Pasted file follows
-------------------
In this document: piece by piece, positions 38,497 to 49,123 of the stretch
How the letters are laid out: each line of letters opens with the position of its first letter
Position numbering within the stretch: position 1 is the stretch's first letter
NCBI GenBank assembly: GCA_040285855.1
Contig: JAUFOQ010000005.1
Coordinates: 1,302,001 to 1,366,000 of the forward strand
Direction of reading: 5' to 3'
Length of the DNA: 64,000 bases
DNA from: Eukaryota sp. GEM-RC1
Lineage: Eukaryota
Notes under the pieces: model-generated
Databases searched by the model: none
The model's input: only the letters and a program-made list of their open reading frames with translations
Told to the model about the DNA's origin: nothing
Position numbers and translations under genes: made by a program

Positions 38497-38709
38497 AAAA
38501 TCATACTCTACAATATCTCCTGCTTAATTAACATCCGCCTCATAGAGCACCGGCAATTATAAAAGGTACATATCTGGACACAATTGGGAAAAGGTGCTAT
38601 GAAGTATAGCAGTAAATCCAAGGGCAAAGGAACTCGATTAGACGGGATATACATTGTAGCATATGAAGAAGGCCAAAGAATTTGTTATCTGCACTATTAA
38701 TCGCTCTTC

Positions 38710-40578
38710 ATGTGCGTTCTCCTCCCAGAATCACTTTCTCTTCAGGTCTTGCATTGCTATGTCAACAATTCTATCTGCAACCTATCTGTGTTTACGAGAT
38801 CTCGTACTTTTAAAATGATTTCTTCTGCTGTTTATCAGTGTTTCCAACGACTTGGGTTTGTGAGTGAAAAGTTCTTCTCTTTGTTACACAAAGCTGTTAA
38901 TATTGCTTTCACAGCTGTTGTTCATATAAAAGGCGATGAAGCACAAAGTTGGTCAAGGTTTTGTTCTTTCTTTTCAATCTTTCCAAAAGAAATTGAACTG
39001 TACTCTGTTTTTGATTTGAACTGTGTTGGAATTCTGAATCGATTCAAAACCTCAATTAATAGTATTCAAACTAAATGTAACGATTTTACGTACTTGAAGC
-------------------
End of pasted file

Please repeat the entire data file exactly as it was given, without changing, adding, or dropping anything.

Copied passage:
In this document: piece by piece, positions 38,497 to 49,123 of the stretch
How the letters are laid out: each line of letters opens with the position of its first letter
Position numbering within the stretch: position 1 is the stretch's first letter
NCBI GenBank assembly: GCA_040285855.1
Contig: JAUFOQ010000005.1
Coordinates: 1,302,001 to 1,366,000 of the forward strand
Direction of reading: 5' to 3'
Length of the DNA: 64,000 bases
DNA from: Eukaryota sp. GEM-RC1
Lineage: Eukaryota
Notes under the pieces: model-generated
Databases searched by the model: none
The model's input: only the letters and a program-made list of their open reading frames with translations
Told to the model about the DNA's origin: nothing
Position numbers and translations under genes: made by a program

Positions 38497-38709
38497 AAAA
38501 TCATACTCTACAATATCTCCTGCTTAATTAACATCCGCCTCATAGAGCACCGGCAATTATAAAAGGTACATATCTGGACACAATTGGGAAAAGGTGCTAT
38601 GAAGTATAGCAGTAAATCCAAGGGCAAAGGAACTCGATTAGACGGGATATACATTGTAGCATATGAAGAAGGCCAAAGAATTTGTTATCTGCACTATTAA
38701 TCGCTCTTC

Positions 38710-40578
38710 ATGTGCGTTCTCCTCCCAGAATCACTTTCTCTTCAGGTCTTGCATTGCTATGTCAACAATTCTATCTGCAACCTATCTGTGTTTACGAGAT
38801 CTCGTACTTTTAAAATGATTTCTTCTGCTGTTTATCAGTGTTTCCAACGACTTGGGTTTGTGAGTGAAAAGTTCTTCTCTTTGTTACACAAAGCTGTTAA
38901 TATTGCTTTCACAGCTGTTGTTCATATAAAAGGCGATGAAGCACAAAGTTGGTCAAGGTTTTGTTCTTTCTTTTCAATCTTTCCAAAAGAAATTGAACTG
39001 TACTCTGTTTTTGATTTGAACTGTGTTGGAATTCTGAATCGATTCAAAACCTCAATTAATAGTATTCAAACTAAATGTAACGATTTTACGTACTTGAAGC